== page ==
These are drop-in support meetings to support families using Floortime. Parenting a child with differences can be challenging, but it can still be filled with lots of joy and love. Daria Brown from Affect Autism leads these sessions. Daria is a parent and holds an Advanced Certificate in DIRFloortime. Come to one or come to all...it is up to you. Start at any point. We are here for you when you need support, guidance, or just to share stories and experiences. See schedule here.
The DIR Provider DIRectory
Do you need to find a Floortime professional? Find professionals, schools, an other centers and organizations that work within a DIR framework and/or use DIRFloortime within their professional practice and services.
This is a wonderful parent page that is sponsored by ICDL. Affect Autism is for parents by parents. Incredible podcasts, video interviews, free support meetings, and much, much more.
There are many incredible resources on the internet and in many communities that can help parents. We encourage you to take a look at the resources and information shown below and see what makes sense to you as a parent.
Self-regulation is different than self-control. Read this helpful guide on Self Regulation by Stuart Shanker
Children with special needs have a variety of biological challenges that affect their ability to function. Although there are many ways to describe these individual differences, for the purpose of considering how they influence development it is useful to divide them into three types.
Difficulty with sensory reactivity. The child may have difficulty with modulating information received from the world through their senses of vision, hearing, touch, smell, taste, and body awareness (i.e., the child may be under reactive or over reactive, or a combination).
Processing difficulty. The child may have difficulty making sense of the sensory data they receive. For example, a child’s hearing may be keen but they may not be able to distinguish sounds in the foreground from sounds in the background.
Difficulty with motor planning and sequencing. The child may have trouble making their body move the way they want, and difficulty planning and executing responses to information they have taken in. For example, a child may be interested in cars but may only be able to put them in a line rather than play out a purposeful sequence where the cars drive along the road and park at the store.
Each type of challenge makes it difficult for the child to relate to and communicate with their parents and caregivers and thus impedes their ability to learn, respond, and grow. Therefore, to help a child progress, we must understand how they function in each of these areas. Once we have pinpointed his specific challenges, we can begin to design treatment programs to ameliorate them. An effective support program includes helping parents and caregivers learn how to work around these challenges to help the child learn, relate, and grow, and discover their unique interests and strengths.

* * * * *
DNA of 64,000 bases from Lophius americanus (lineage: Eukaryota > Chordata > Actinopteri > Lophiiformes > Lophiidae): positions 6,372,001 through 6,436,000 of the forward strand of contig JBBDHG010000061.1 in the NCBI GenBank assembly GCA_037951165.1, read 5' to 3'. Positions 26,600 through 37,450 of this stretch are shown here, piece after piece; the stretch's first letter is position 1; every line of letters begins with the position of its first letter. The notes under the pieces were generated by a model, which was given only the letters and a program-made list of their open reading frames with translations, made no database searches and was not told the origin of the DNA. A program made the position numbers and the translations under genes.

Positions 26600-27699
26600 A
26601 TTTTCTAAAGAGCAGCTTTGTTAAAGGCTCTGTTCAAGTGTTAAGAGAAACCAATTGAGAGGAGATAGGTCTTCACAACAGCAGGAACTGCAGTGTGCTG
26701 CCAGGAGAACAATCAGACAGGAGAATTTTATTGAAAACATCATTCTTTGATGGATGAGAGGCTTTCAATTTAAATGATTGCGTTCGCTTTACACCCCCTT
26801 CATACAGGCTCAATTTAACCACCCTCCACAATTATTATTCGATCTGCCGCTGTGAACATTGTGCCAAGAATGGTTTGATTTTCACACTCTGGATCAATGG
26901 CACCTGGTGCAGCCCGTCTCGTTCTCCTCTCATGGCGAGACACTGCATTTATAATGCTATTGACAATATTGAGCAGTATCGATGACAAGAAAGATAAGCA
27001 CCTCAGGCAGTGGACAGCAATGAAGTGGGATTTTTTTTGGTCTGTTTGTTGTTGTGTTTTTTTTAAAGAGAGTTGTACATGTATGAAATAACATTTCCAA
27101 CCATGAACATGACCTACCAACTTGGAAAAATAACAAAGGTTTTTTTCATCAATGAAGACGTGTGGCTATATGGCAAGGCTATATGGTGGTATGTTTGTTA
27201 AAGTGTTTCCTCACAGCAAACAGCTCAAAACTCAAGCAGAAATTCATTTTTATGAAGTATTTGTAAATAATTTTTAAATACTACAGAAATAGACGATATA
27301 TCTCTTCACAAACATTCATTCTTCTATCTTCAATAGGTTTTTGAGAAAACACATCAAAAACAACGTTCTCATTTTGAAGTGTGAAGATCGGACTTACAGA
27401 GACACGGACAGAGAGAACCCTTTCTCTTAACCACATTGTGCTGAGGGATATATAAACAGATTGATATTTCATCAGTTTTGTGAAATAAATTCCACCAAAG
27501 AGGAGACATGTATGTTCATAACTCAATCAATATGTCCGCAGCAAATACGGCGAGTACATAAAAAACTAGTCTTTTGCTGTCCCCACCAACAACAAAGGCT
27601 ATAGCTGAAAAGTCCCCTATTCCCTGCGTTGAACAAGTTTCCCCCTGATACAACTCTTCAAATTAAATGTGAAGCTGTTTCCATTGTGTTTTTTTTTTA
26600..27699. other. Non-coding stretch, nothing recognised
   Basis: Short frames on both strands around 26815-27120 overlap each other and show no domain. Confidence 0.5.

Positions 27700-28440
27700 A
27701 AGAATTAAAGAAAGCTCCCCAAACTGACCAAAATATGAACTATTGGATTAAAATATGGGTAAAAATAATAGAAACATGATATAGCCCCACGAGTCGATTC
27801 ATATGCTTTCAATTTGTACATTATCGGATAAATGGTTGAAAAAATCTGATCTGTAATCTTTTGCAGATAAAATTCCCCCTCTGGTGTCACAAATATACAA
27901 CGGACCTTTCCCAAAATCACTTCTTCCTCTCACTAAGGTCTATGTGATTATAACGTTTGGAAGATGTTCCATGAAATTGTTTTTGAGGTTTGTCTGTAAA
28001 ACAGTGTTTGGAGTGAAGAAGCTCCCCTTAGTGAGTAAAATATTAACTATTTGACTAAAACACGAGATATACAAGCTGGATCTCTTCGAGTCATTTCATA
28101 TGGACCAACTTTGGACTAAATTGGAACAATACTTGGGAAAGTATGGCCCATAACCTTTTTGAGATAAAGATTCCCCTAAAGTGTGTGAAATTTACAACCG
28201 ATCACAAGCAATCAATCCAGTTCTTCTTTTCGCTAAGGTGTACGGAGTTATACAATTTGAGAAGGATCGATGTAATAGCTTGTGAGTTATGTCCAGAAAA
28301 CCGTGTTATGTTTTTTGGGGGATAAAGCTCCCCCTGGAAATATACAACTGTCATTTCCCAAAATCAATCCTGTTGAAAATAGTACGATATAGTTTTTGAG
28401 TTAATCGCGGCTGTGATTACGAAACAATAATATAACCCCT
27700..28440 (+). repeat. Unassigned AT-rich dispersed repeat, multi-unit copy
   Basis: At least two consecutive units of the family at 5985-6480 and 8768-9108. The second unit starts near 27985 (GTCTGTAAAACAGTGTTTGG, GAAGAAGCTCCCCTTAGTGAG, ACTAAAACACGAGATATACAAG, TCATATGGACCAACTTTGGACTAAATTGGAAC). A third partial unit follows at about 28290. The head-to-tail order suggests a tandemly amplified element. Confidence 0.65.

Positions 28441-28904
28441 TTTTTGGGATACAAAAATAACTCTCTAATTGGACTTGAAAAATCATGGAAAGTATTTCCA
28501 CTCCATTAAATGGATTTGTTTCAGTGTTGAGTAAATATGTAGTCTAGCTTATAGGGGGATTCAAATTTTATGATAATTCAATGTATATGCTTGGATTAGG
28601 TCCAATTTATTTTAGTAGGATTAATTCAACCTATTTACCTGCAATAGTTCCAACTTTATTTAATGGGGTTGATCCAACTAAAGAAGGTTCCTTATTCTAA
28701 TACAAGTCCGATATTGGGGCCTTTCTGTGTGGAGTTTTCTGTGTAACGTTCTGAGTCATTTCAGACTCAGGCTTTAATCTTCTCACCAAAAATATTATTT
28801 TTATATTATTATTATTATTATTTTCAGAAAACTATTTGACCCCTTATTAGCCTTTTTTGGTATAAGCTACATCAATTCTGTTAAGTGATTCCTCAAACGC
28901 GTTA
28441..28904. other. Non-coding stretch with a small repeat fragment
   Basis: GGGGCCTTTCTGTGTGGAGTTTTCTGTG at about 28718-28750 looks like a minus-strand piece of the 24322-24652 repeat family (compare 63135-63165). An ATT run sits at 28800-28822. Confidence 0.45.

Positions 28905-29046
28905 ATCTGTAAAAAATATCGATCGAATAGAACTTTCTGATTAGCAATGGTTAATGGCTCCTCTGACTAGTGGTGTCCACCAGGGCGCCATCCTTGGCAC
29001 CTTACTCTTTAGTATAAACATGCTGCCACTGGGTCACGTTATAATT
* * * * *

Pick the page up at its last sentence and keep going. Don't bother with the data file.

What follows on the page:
American Academy of Pediatrics
In a January 2020 report by the Council on Children with Disabilities, Section on Developmental and Behavioral Pediatrics of the American Academy of Pediatrics entitled "Identification, Evaluation, and Management of Children With Autism Spectrum Disorder," stated;
Intervention for young children also may be derived from developmental theory, which is focused on the relationship between the caregiver’s level of responsiveness and the child’s development of social communication.
Through interaction with others, children learn to communicate and regulate emotions and establish a foundation for increasingly complex thinking and social interaction. Therefore, developmental models designed to promote social development in children with ASD are focused on the relationship between the child with ASD and their caregiver through coaching to help increase responsiveness to the adult (ie, the interventionist or parent or caregiver) through imitating, expanding on, or joining into child-initiated play activities. This approach may address core symptoms of ASD, such as joint attention, imitation, and affective social engagement.
Developmental models for intervention are focused on teaching adults to engage in nondirective interactive strategies to foster interaction and development of communication in the context of play. One such approach is known as DIRFloortime (The Developmental, Individual Differences, and Relationship-Based model).
We have found that often times Pediatricians are not as familiar with DIRFloortime since it is a newer approach than ABA. The inclusion of Floortime in this report can be very helpful information as you discuss your options with your pediatrician.
Hyman SL, Levy SE, Myers SM; COUNCIL ON CHILDREN WITH DISABILITIES, SECTION ON DEVELOPMENTAL AND BEHAVIORAL PEDIATRICS. Identification, Evaluation, and Management of Children With Autism Spectrum Disorder. Pediatrics. 2020 Jan;145(1):e20193447. https://pediatrics.aappublications.org/content/145/1/e20193447